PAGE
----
Commissioners discuss solid waste shortfall

Taxes or fees may increase to help cover a possible shortfall in the cost of taking care of municipal solid waste.
That's what mayors from Blackfoot and Aberdeen and other interested representatives heard during a hearing with the Bingham County commissioners on Monday.
"It is anticipated there will be a $250,000 shortfall at the end of fiscal year 2013," said David Babbitt, Bingham County Public Works Director.
The fiscal year goes from Oct. 1 to Sept. 30 each year. The taxable year goes from Jan. 1 through Dec. 30.
Currently, Municipal Solid Waste (MSW) is subsidized at $10 per ton, Babbitt said. The county collects $35 per ton from commercial haulers and pays $45 per ton to get rid of it. 
"It's estimated 25,000 tons of municipal solid waste goes through the transfer station each year," said Babbitt. "Some years are a little less."
Taxes per household cost $138 per year before the transfer station was completed in 2000. That amount was collected with the county property taxes.
The tax rate is now lower. The county collects a user fee of $44 per ton with the property taxes at this time.
"It costs the county $58.11 per ton if you divide the total tons of waste into the total budget," Babbitt said.
One suggestion coming from the hearing was to charge commercial and residential users the same fee. For the last 13 years, commercial loads have been charged $35 per ton; residential loads are charged $40 per ton.  With the costs being $45 per ton to process, haul, and landfill the municipal waste, the county is losing $5 to $10 on every ton of MSW.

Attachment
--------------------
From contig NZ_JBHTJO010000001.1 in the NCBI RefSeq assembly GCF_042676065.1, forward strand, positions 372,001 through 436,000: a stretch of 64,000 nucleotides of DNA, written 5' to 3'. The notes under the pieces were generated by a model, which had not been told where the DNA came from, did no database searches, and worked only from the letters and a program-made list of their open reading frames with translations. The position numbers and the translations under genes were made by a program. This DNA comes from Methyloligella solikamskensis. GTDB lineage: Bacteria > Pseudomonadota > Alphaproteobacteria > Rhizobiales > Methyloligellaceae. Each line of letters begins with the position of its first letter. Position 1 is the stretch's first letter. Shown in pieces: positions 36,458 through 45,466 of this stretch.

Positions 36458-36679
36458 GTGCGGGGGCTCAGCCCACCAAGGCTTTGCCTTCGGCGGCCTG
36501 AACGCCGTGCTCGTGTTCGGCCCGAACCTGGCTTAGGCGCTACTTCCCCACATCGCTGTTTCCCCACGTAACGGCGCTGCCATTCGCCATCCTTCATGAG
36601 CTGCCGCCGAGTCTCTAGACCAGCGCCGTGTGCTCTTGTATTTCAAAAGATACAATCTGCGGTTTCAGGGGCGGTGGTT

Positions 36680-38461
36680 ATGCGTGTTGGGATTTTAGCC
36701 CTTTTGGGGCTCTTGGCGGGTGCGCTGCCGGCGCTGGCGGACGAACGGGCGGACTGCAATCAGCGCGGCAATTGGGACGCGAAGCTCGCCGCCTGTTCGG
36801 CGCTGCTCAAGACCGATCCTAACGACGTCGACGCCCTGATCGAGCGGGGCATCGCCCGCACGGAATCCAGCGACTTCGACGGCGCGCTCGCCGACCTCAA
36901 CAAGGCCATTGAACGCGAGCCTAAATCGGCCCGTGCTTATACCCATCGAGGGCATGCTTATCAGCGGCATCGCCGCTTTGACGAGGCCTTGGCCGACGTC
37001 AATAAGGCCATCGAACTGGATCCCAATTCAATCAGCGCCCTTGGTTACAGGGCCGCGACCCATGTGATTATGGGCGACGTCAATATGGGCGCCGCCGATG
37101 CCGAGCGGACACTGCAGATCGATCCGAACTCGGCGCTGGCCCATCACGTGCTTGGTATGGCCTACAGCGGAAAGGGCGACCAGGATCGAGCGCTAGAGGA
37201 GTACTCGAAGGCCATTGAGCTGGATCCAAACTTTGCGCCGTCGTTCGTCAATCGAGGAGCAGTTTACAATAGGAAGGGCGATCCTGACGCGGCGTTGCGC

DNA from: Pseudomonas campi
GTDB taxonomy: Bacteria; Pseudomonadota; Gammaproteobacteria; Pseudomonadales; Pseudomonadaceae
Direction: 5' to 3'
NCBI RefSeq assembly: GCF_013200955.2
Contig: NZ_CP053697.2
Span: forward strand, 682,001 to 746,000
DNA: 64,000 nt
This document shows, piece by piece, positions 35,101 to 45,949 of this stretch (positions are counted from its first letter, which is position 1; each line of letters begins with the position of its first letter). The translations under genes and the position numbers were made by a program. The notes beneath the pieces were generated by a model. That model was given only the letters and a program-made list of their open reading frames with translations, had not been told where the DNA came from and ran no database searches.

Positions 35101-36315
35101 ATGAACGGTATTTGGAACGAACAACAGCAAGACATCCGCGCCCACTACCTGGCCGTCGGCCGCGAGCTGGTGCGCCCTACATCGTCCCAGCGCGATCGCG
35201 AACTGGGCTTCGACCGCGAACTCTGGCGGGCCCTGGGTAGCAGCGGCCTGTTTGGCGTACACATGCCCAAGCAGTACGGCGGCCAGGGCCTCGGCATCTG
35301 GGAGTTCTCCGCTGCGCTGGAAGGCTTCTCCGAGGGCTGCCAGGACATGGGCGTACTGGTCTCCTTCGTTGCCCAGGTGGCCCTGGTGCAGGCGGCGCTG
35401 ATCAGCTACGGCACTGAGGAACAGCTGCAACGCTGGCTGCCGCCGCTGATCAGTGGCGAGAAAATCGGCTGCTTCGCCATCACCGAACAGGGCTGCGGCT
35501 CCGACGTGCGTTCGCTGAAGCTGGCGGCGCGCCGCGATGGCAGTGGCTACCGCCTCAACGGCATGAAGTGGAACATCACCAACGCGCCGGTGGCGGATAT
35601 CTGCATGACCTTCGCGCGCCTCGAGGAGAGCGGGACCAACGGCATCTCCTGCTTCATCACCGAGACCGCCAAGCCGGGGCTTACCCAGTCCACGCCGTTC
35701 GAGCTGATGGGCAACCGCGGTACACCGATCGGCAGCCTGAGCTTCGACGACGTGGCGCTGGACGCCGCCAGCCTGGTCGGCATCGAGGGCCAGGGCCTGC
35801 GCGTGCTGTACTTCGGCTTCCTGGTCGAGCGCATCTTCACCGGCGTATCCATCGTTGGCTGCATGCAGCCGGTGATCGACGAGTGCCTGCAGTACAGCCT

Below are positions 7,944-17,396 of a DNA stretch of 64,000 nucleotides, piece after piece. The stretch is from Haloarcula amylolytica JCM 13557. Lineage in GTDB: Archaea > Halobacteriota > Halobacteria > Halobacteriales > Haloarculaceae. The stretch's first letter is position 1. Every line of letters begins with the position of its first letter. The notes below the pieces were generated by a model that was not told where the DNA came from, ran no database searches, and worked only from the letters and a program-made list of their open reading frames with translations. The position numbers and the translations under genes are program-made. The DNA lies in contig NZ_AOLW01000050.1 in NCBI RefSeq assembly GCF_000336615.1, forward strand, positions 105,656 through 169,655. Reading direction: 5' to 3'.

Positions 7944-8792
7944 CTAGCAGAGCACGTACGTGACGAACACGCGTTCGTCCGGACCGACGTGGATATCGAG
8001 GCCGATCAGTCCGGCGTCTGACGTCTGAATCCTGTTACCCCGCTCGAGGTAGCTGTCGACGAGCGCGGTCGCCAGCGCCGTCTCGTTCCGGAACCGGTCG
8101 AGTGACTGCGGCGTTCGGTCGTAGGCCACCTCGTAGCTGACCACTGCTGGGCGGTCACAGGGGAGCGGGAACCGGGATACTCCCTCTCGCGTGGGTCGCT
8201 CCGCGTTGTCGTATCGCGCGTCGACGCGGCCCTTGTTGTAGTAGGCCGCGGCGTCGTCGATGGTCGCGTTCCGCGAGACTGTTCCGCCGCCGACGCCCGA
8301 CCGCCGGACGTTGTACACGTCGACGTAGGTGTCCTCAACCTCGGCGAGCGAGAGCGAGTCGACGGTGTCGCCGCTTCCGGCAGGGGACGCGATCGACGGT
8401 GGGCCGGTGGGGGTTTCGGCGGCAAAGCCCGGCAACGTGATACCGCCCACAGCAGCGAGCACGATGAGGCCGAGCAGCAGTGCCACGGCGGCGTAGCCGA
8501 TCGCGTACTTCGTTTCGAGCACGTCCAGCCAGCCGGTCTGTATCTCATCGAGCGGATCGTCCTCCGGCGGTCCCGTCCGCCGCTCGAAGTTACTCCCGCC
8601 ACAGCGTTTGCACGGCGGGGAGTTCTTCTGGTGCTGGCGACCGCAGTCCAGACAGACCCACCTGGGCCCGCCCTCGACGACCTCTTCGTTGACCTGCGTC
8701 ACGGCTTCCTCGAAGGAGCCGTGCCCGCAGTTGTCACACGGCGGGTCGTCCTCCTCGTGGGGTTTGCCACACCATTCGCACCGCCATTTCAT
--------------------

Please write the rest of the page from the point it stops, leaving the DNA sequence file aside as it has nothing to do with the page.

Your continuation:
Blackfoot Mayor Mike Virtue said he would support one adjustment to solid waste that would include tires and appliances.
Tires are currently accepted at no charge.  Firth clerk Robert Dial said, "I would see more tires and appliances left in my barrow pit if there is a charge on tires and refrigerators."
Babbitt anticipates a 25 percent increase in volume of all waste—household, construction and demolition, grass clippings, tires, appliances, etc.—if the total solid waste budget is put on the tax rolls, as it was in the 1990’s.   Part of the anticipated increase would come from the City of Shelley because the county is not currently handling its waste.
After some discussion the goal was not to shift the entire budget to the property taxes, but just the shortfall.
Commissioner Mark Bair said the most equitable way to pay for the shortfall is to charge the people who use the service.
The commissioners took the suggestions under advisement. Their decision will be made at a public meeting but no more testimony will be accepted on this subject.
No date has yet been set for that meeting.